Starry Night: Van Gogh at the Asylum

Starry Night: Van Gogh at the Asylum

by Martin Bailey


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Starry Night is a fully illustrated account of Van Gogh's time at the asylum in Saint-Remy. Despite the challenges of ill health and asylum life, Van Gogh continued to produce a series of masterpieces – cypresses, wheatfields, olive groves and sunsets. He wrote very little about the asylum in letters to his brother Theo, so this book sets out to give an impression of daily life behind the walls of the asylum of Saint-Paul-de-Mausole and looks at Van Gogh through fresh eyes, with newly discovered material.


Product Details

ISBN-13: 9780711239203
Publisher: White Lion Publishing
Publication date: 08/27/2018
Pages: 224
Sales rank: 601,810
Product dimensions: 7.60(w) x 9.80(h) x 1.00(d)

About the Author

Martin Bailey is a leading specialist on Van Gogh and an arts journalist. He is a London-based correspondent for The Art Newspaper. Bailey has curated several exhibitions on Van Gogh, including one at Tate Britain in 2019, and has written extensively on the artist. His books include  The Sunflowers Are Mine (2013),  Studio of the South (2016) and Starry Night (2018).

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Starry Night: Van Gogh at the Asylum 4.5 out of 5 based on 0 ratings. 4 reviews.
Master Reader More than 1 year ago
Strokes of Madness - Vincent van Gogh's time at the French Asylum Beautifully put together and exceedingly well researched, the book is a total delight for all who love the art of Vincent van Gogh and are interested to know more about the man behind the canvas, who, for a substantial part of his life lived in agony, mostly with himself. Starry Night offers a closer look at the time the painter spent in Saint-Paul de Mausole, a small asylum in France on the outskirts of Saint-Rémy-de-Provence. In fact, the place is just 25 km/16 miles away from Arles, where van Gogh had previously shared the famous Yellow House together with Gauguin. There exists a book by Martin Gayford which tells of nine turbulent weeks, as that's basically how long it lasted, until after a final fallout Gauguin moved out, with the result of van Gogh suffering a severe breakdown and cutting off his left ear. Short after his release from hospital he admits himself to the small asylum at the foot of Les Alpilles (the little Alps), where he spent a bit over a year. A time of intense and painful creativity and where he created in June 1889 one of his most famous paintings "Starry Night". A time, where he also tried to poison himself by swallowing the colours he used for those paintings. Author Martin Bailey, an expert on van Gogh's life, takes the reader on a fascinating journey, which is gripping and touching at the same time and we follow Vincent through the "Harrowing Period". The chapter "The Wheatfield" is for a fan simply a must, as we see a group of paintings on which the artist worked in 1889 during his time in the asylum and which capture a view he had from the studio room, an extra room, that was allocated to him in the institution to enable him to continue to paint. We see the same scene in the changing seasons and without doubt also reflecting good and bad days of the painter himself. But what exactly happenend leading up to van Gogh's moment of madness and self harm? And was it really his free will to go to the asylum? How did he feel upon his arrival, when he saw the place for the first time? A place about which he wrote himself "One continually hears shouts and terrible howls as of animals in a menagerie." What was his treatment like, the other patients, his daily routine? Why did his brother Theo never visit him? Endless questions and carefully the author unravels mystery after mystery. The fluent writing has you hooked from the start. The illustrations and photos, together with never before published material are often jawdropping. There's even a map to offer the visitor of the place and its surrounds an idea for a most enjoyable walk along Vincent's path at this very painful time in his life. To say, I love the book, doesn't cover it. Starry Night is simply one of my highlights of the year, every page is a delight.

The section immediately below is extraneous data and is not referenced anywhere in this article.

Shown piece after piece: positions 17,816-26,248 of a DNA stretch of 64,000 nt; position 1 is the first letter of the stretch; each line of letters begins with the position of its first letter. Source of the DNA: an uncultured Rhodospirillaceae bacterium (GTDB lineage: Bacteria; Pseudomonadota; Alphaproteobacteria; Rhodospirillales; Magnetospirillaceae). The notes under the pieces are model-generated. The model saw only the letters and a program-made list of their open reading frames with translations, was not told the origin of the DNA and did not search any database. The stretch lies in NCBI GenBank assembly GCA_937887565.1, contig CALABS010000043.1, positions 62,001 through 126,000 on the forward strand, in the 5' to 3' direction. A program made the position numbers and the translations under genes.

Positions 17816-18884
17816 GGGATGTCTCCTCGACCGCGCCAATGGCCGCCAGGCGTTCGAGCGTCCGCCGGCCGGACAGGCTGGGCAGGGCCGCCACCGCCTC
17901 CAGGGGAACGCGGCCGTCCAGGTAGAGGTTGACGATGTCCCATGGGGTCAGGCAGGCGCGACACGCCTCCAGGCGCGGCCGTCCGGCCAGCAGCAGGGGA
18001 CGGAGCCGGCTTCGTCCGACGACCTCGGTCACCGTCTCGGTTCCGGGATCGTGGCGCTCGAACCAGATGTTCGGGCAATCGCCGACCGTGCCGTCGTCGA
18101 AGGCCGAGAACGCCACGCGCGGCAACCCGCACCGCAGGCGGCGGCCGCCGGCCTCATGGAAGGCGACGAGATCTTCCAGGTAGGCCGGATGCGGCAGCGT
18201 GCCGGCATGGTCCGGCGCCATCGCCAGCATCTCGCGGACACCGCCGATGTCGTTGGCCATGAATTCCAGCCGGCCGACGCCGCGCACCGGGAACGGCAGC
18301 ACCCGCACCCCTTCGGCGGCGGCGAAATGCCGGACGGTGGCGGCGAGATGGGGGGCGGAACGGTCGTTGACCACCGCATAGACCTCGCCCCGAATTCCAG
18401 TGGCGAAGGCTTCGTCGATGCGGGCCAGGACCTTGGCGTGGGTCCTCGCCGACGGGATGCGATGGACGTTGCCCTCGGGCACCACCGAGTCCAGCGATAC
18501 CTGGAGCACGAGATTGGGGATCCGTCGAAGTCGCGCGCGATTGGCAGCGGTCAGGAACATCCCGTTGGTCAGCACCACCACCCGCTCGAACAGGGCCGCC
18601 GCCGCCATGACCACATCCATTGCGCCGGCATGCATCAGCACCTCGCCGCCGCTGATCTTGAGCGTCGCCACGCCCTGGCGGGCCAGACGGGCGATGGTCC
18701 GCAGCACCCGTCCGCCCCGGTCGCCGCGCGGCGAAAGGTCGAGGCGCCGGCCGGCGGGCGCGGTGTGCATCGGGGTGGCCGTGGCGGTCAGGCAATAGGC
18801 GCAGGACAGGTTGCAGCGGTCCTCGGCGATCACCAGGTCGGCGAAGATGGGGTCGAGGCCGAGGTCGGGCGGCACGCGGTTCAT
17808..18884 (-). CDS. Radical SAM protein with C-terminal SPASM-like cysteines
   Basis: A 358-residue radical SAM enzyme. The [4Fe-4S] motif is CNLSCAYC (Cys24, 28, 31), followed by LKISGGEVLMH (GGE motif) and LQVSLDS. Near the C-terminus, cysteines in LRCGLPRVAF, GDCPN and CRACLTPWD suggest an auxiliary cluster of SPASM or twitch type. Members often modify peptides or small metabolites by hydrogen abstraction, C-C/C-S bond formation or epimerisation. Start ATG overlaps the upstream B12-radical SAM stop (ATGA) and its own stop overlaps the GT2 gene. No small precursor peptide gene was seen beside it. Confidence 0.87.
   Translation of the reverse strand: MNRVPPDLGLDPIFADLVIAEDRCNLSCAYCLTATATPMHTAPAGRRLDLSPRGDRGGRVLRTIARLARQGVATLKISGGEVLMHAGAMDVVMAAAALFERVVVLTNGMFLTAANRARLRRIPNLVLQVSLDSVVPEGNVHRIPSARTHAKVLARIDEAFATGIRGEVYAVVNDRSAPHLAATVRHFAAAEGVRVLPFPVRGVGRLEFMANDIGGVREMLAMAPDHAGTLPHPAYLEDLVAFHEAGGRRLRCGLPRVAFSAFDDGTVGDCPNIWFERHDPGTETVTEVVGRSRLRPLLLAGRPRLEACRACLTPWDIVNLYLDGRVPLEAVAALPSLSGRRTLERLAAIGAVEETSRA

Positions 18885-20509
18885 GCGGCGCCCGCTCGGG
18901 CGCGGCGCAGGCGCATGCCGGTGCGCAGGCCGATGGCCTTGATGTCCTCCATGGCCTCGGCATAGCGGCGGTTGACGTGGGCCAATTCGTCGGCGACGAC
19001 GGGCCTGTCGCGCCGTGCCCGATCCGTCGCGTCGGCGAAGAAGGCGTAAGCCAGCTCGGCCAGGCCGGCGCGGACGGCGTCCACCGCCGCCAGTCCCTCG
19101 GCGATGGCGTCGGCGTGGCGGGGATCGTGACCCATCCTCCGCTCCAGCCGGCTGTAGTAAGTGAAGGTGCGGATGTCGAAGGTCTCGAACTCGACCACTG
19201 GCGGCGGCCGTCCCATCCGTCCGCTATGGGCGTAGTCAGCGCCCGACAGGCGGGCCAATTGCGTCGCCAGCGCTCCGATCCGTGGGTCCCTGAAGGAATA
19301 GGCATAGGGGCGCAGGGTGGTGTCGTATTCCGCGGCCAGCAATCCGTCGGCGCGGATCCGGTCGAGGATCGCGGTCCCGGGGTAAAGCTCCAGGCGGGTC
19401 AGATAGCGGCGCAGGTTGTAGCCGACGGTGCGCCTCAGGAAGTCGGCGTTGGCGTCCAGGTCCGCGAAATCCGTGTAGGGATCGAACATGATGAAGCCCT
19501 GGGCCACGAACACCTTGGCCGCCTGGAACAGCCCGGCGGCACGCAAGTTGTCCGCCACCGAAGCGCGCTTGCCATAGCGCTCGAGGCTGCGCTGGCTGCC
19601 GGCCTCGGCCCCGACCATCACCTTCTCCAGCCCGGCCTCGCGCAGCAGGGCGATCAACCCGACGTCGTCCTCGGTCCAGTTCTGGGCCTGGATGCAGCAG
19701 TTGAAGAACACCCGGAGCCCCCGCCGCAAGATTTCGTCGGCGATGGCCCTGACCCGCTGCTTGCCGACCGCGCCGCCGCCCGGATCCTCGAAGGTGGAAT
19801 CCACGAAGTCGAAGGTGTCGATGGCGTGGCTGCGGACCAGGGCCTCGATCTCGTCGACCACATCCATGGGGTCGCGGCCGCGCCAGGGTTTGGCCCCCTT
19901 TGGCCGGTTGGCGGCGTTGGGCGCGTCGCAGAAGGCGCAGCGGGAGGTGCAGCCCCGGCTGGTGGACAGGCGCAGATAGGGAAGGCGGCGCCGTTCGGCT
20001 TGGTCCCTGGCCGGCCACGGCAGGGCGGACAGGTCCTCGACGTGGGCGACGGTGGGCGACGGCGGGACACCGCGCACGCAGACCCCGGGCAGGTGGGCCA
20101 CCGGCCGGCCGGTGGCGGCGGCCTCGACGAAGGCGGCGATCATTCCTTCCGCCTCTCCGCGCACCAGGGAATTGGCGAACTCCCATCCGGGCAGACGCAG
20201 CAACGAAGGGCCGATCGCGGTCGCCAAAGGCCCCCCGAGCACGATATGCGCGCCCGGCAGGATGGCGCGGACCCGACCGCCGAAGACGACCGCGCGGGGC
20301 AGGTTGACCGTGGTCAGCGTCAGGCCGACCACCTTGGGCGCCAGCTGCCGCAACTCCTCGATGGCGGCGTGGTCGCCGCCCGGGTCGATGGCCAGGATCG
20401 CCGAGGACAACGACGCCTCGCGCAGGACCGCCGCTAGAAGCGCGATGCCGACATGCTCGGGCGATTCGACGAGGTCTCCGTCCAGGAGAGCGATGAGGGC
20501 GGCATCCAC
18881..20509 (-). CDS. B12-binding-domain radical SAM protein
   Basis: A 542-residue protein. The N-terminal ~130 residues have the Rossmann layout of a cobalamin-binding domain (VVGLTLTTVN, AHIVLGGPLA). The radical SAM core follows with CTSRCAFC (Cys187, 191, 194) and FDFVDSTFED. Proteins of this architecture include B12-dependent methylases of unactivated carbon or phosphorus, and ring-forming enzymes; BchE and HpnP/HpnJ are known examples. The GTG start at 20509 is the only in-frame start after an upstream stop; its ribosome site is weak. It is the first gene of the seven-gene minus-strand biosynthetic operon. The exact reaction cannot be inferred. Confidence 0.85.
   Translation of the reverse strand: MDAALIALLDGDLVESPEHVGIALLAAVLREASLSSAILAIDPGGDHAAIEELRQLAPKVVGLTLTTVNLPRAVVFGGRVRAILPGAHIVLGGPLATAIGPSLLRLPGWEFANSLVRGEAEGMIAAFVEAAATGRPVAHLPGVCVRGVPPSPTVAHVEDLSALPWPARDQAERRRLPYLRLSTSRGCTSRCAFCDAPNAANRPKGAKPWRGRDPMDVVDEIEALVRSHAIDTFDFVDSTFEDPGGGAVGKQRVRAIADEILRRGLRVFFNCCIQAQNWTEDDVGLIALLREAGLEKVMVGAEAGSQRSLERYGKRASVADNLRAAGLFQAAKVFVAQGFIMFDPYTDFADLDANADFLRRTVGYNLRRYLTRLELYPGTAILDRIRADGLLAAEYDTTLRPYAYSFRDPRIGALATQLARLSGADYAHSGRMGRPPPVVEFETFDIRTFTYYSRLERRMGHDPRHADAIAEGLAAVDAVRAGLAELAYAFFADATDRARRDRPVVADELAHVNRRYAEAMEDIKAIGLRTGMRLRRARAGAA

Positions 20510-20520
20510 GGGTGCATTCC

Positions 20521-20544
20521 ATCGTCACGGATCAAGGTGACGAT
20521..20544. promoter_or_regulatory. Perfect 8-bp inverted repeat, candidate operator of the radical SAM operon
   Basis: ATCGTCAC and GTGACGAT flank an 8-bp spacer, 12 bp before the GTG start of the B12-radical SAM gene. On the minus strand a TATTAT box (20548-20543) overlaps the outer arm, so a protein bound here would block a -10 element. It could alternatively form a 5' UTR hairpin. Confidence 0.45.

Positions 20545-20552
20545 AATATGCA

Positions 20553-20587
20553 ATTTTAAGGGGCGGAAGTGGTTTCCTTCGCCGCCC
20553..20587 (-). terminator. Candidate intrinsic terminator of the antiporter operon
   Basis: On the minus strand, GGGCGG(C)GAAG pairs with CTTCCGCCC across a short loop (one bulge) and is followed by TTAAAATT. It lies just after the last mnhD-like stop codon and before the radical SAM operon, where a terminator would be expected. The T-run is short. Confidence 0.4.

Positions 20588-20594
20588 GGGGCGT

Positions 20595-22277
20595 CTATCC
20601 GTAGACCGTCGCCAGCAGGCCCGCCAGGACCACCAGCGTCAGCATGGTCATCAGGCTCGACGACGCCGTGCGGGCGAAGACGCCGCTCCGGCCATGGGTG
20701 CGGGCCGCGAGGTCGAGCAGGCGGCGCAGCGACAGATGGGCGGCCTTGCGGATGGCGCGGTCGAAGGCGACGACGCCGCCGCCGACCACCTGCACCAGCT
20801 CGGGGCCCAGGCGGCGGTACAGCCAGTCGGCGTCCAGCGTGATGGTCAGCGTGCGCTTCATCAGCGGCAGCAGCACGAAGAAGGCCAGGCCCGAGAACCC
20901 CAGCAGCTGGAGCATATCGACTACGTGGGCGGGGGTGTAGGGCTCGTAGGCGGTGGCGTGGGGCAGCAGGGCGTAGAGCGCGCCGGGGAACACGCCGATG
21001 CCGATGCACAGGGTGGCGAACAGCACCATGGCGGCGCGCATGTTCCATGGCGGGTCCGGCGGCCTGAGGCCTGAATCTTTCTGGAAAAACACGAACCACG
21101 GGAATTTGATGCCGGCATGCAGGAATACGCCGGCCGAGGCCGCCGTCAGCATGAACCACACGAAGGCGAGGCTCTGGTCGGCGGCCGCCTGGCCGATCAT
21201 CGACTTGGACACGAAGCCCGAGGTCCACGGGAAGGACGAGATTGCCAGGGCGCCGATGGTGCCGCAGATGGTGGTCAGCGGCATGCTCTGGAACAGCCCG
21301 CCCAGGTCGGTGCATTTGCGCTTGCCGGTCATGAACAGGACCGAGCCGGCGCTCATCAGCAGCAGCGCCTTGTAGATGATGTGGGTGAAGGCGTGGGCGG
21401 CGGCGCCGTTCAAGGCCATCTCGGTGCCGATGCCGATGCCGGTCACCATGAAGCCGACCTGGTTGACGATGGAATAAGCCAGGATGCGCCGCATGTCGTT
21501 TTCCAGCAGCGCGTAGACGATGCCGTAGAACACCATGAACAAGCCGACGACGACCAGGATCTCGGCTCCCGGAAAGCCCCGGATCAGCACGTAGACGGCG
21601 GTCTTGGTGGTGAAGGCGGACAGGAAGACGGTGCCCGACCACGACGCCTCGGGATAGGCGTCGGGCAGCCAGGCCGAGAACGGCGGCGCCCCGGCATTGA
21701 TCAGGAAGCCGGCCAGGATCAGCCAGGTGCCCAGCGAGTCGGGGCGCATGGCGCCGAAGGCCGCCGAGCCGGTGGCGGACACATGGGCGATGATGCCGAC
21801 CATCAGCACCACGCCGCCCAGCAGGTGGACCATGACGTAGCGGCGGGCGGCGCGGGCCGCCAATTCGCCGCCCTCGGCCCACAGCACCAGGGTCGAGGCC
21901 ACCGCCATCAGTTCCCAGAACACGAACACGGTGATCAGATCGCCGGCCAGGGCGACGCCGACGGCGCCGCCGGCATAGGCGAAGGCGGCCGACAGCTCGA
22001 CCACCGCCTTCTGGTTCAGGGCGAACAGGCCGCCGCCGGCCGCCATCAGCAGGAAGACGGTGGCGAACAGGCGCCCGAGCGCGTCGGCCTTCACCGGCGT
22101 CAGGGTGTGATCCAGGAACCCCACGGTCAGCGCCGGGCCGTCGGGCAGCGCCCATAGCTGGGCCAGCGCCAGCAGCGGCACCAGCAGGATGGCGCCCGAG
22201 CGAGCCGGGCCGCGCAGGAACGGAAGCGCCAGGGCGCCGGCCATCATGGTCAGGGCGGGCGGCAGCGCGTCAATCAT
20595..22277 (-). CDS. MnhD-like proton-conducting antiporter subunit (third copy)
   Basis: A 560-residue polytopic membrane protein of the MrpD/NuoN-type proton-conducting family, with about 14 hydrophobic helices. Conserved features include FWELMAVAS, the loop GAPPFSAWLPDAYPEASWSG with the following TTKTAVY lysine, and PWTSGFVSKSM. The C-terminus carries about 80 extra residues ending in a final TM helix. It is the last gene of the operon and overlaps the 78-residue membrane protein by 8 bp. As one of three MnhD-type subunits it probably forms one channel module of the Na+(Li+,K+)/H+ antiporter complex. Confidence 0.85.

ElleryWoodson More than 1 year ago